'Quiet thriving' a positive spin on 'quiet quitting'

The phrase "quiet quitting" — referring to a phenomenon in which employees reduce their enthusiasm at work and stick to the minimum expectations of their role — gained traction on social media and in the news in 2022, and continues to be referenced today. Other phrases have also gained traction in recent years as workers were reassessing their work and roles, including "grumpy staying" and "bare minimum Mondays." 

Members of Generation Z in entry-level jobs have often coined these phrases in reaction to increased dissatisfaction at work. Some employees have also expressed their dissatisfaction by "rage applying."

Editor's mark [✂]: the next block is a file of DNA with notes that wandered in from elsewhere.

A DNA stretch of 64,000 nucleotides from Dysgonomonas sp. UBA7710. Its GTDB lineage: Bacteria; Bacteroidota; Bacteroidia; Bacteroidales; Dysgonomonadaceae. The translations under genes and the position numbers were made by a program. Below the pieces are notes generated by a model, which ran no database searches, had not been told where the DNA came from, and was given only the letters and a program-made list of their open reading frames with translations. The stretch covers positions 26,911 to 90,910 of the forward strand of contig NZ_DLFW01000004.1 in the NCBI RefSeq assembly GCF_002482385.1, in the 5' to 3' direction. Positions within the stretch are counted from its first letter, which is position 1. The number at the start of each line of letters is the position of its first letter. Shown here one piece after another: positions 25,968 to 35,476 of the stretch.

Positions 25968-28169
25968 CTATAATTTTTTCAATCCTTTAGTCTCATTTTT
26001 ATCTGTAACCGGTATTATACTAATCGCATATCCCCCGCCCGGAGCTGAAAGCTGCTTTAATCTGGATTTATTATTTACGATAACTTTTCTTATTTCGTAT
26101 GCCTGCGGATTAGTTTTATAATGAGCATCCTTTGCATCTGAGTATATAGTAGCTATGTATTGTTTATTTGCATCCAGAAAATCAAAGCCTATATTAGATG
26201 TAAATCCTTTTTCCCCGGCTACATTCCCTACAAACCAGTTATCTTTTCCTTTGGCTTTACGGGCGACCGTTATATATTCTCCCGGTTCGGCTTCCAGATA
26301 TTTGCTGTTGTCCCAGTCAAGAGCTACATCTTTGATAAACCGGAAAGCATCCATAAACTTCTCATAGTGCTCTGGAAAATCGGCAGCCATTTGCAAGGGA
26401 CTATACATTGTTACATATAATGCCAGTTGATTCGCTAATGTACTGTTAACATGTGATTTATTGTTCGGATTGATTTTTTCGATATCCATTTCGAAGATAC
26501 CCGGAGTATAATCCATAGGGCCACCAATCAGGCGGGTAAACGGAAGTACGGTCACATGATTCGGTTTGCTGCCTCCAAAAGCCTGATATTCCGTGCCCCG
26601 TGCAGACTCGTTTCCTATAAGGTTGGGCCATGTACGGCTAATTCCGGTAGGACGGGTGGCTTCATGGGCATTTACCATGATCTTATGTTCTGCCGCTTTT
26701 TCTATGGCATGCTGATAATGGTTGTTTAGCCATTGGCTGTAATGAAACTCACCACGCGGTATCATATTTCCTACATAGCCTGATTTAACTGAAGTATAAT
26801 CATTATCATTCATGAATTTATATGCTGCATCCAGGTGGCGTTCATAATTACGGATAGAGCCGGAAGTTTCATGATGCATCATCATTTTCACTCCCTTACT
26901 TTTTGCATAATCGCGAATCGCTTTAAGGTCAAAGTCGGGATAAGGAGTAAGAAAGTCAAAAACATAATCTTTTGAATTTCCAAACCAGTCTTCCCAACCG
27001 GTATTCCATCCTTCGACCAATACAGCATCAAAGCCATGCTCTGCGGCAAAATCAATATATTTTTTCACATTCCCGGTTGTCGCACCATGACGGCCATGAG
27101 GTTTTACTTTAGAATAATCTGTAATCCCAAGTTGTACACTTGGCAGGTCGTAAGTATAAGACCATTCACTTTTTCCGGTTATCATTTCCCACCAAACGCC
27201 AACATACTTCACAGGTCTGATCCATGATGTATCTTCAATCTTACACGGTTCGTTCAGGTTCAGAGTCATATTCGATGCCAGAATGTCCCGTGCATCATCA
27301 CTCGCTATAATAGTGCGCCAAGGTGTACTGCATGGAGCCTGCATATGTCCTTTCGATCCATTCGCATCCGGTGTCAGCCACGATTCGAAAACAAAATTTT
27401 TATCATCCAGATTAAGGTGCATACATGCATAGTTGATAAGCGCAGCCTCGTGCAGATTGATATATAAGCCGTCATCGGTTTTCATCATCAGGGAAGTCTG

But in a Washington Post article, Lesley Alderman, a psychotherapist and writer based in New York City, makes a case for "quiet thriving" as an alternative to "quiet quitting." She writes that "quiet thriving" involves people "taking specific actions and making mental shifts that help you to feel more engaged on the job." Ms. Alderman goes on to provide 10 steps for people to thrive at work, including finding one thing to love or like about your job, cultivating a best friend at work, and setting positive intentions for yourself. 

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